However, there are some limitations with regard to applying the results of this study to clinical trials. Although we confirmed that there were no significant gender differences in articular cartilage degeneration in our mutant models, we also need to validate the effects in females. Moreover, the doses of apple procyanidins and procyanidin B2 that were administered (500 mg/kg and 100 mg/kg body weight, respectively), are high for humans and the applicability of our results to clinical trials might be limited. As the next stage, further analyses should be performed to clarify the protective effects against cartilage degeneration and the dosages of apple procyanidins that are appropriate for clinical trials.

In this study, we showed that apple polyphenols and their procyanidins exerted beneficial effects on chondrocytes and murine articular cartilage concomitant with the enhancement of mitochondrial biogenesis and promotion of proteoglycan biosynthesis. The mitochondrial-promoting pathway of procyanidins proposed herein may provide new insight into the potential mechanisms underlying the effects of procyanidins. Our findings strongly suggest that apple polyphenols are promising food components for maintaining healthy cartilage.


Preparation of apple polyphenols

Apple polyphenols were prepared from unripe apples (Malus pumila x domestica Borkh. cv. Fuji) according to the method of Shoji et al. with slight modification33. In brief, unripe apple juice was subjected to solid phase extraction with SEPABEADS SP-70 (Mitsubishi Chemical Corporation, Tokyo, Japan). The eluate was condensed and spray-dried to obtain powdered apple polyphenols.

Isolation of procyanidin species from apple polyphenols

Procyanidins are polymeric compounds of catechin or epicatechin and thus exist as a complex mixture of many isomers that are difficult to isolate by simple reversed phase high-performance liquid chromatography (RP-HPLC). Apple polyphenol powder was dissolved in deionized water and adjusted to pH 7.0 and then loaded onto a column filled with Diaion HP-20 (Mitsubishi Chemical Corporation). Adsorbed apple procyanidins were rinsed with distilled H2O, followed by elution with EtOH-H2O (21:79, w/w). The corresponding eluate was concentrated and spray-dried to obtain the powdered apple procyanidins. Procyanidins with a low degree of polymerization were extracted from the apple procyanidins with methyl acetate, and the spray-dried extract was fractionated according to the degree of polymerization by semi-preparative HPLC with a diol phase column, as reported by Nakashima et al.34. Procyanidin monomer and dimer fractions were further purified by the method of Shoji et al. to obtain (–)-epicatechin and procyanidin B233. The purity of these compounds was confirmed to be over 95% based on the ratio of the RP-HPLC peak area. Purified (–)-epicatechin and procyanidin B2 were freeze-dried and kept at −30 °C. Apple polyphenols or their isolated components were resolved in PBS as a stock solution for the in vitro study; they were then diluted to the target concentrations with culture medium.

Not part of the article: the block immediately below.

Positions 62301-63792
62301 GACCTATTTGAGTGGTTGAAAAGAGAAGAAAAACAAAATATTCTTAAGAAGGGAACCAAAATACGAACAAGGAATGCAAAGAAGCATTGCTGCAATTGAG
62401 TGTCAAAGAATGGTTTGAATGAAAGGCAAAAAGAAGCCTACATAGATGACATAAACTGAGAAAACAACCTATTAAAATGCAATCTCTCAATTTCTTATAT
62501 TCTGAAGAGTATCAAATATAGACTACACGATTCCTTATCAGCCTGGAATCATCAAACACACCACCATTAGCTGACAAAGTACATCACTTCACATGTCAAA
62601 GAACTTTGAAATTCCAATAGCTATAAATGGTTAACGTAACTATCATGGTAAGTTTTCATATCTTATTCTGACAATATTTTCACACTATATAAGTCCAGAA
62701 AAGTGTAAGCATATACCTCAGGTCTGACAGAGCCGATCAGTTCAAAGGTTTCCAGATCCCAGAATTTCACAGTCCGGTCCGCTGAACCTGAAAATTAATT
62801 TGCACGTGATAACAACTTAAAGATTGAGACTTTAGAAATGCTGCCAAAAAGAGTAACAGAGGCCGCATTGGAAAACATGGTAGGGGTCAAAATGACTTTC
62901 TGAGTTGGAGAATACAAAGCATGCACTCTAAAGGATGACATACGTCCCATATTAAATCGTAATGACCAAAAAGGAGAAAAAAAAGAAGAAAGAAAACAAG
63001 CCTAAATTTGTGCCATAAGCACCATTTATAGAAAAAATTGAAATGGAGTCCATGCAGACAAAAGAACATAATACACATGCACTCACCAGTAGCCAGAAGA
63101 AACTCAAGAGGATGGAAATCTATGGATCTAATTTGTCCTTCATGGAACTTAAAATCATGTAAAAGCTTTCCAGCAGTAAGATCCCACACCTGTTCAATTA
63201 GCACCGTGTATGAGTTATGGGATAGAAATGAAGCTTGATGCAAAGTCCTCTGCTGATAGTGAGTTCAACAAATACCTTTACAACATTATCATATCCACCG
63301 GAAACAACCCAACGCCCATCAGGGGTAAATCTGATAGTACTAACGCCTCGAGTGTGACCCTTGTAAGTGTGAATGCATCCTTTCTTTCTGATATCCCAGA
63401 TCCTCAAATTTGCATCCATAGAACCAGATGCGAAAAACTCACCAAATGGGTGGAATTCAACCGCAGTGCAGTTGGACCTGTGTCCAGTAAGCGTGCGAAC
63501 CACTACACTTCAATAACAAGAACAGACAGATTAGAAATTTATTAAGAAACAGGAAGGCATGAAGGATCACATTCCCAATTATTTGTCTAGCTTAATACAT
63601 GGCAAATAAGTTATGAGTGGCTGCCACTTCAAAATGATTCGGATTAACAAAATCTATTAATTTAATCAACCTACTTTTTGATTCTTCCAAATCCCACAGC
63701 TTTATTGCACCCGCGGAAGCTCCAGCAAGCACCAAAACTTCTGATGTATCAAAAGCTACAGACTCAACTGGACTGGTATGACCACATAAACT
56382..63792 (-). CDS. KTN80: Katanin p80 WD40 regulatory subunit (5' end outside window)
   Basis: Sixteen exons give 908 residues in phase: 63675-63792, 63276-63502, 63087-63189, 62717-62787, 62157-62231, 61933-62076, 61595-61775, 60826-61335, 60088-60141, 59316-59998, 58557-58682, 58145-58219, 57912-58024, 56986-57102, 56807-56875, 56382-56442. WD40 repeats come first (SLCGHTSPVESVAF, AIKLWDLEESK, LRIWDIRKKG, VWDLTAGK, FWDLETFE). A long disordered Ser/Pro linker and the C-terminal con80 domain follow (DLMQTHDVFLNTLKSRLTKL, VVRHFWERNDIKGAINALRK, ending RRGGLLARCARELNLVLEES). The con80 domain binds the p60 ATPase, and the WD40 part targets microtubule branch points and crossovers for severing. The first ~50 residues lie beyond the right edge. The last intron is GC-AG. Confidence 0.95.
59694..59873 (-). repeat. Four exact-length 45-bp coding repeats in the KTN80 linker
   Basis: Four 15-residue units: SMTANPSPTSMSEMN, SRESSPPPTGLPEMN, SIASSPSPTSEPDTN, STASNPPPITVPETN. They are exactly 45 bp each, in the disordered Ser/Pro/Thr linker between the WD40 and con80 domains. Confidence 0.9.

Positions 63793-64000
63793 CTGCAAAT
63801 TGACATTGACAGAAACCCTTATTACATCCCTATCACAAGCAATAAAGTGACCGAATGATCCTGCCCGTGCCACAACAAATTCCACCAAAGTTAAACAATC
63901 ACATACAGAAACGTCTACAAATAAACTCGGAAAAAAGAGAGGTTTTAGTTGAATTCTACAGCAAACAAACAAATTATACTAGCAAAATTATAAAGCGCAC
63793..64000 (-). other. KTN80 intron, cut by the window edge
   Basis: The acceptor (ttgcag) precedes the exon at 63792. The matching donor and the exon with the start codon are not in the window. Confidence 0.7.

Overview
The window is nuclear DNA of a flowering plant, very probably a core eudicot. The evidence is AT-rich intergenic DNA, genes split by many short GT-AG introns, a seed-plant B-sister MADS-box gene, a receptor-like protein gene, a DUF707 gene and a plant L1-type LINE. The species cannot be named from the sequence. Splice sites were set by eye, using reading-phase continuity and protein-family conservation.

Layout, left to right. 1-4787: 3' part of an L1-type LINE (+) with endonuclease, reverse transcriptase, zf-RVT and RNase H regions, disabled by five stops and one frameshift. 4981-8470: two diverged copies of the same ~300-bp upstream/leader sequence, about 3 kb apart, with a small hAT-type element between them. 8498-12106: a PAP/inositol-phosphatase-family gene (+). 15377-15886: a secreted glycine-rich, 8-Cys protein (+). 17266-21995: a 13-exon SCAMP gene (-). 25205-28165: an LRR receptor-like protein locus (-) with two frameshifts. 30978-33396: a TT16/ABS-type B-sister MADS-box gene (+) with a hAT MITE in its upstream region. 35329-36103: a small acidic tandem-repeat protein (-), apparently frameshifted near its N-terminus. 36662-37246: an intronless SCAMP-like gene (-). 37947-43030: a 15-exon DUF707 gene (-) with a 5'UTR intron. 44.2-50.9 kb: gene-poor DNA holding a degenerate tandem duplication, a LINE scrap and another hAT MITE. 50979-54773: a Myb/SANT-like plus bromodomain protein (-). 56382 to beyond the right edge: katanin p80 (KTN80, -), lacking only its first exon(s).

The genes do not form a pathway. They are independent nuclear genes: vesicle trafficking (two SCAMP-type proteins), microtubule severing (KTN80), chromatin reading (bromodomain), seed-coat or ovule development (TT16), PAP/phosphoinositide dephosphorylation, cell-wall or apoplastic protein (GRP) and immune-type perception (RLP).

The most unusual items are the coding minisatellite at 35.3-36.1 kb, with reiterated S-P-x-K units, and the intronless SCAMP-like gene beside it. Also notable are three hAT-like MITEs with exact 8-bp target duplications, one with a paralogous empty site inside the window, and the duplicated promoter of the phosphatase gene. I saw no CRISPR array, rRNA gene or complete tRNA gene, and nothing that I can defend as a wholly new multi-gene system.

Generation of chondrocyte-Sod2−/− mice

Chondrocyte-Sod2−/− mice were generated by crossbreeding Sod2fl/fl mice on a C57BL/6NCrSlc with Col2a1 promoter-Cre transgenic mice on a C57BL6/J as previously reported26,58,59,60. Obtained wild-type (Sod2fl/fl) or chondrocyte-Sod2−/− (Col2a1-Cre;Sod2fl/fl) mice were supplied for cell cultures or histological evaluations.

Cell culture of primary articular chondrocytes with apple polyphenols or procyanidins

Primary articular chondrocytes were prepared from 6-day-old pups of wild-type or chondrocyte-Sod2−/− mice as previously described with some modifications61,62. Primary chondrocytes were seeded at a density of 8,000 cells/cm2 in plastic dishes and cultured with medium (consisting of α-MEM supplemented with 10% fetal bovine serum [FBS, Thermo Fisher Scientific, Waltham, MA, USA], 100 units/mL penicillin, and 0.1 mg/mL streptomycin) at 37 °C in a 20% O2 and 5% CO2 incubator. When cells reached confluence, the medium was refreshed with apple reagents. Cells incubated with apple polyphenols, procyanidins or PBS as a vehicle for 24 h were supplied for the assessment of the cellular morphology, mitochondrial dehydrogenase activity, copy number of mitochondrial DNA, gene expressions, mitochondrial superoxide, mitochondrial membrane potential. At culture day 21, cultured cells were used for the quantification of proteoglycan synthesis.

Cellular morphology of primary articular chondrocytes

Primary articular chondrocytes that reached confluence were observed using an inverted microscope (LEICA DMIRB) (Leica, Wetzlar, Germany) under 10× magnification.

Measurement of mitochondrial dehydrogenase activity or cellular proliferation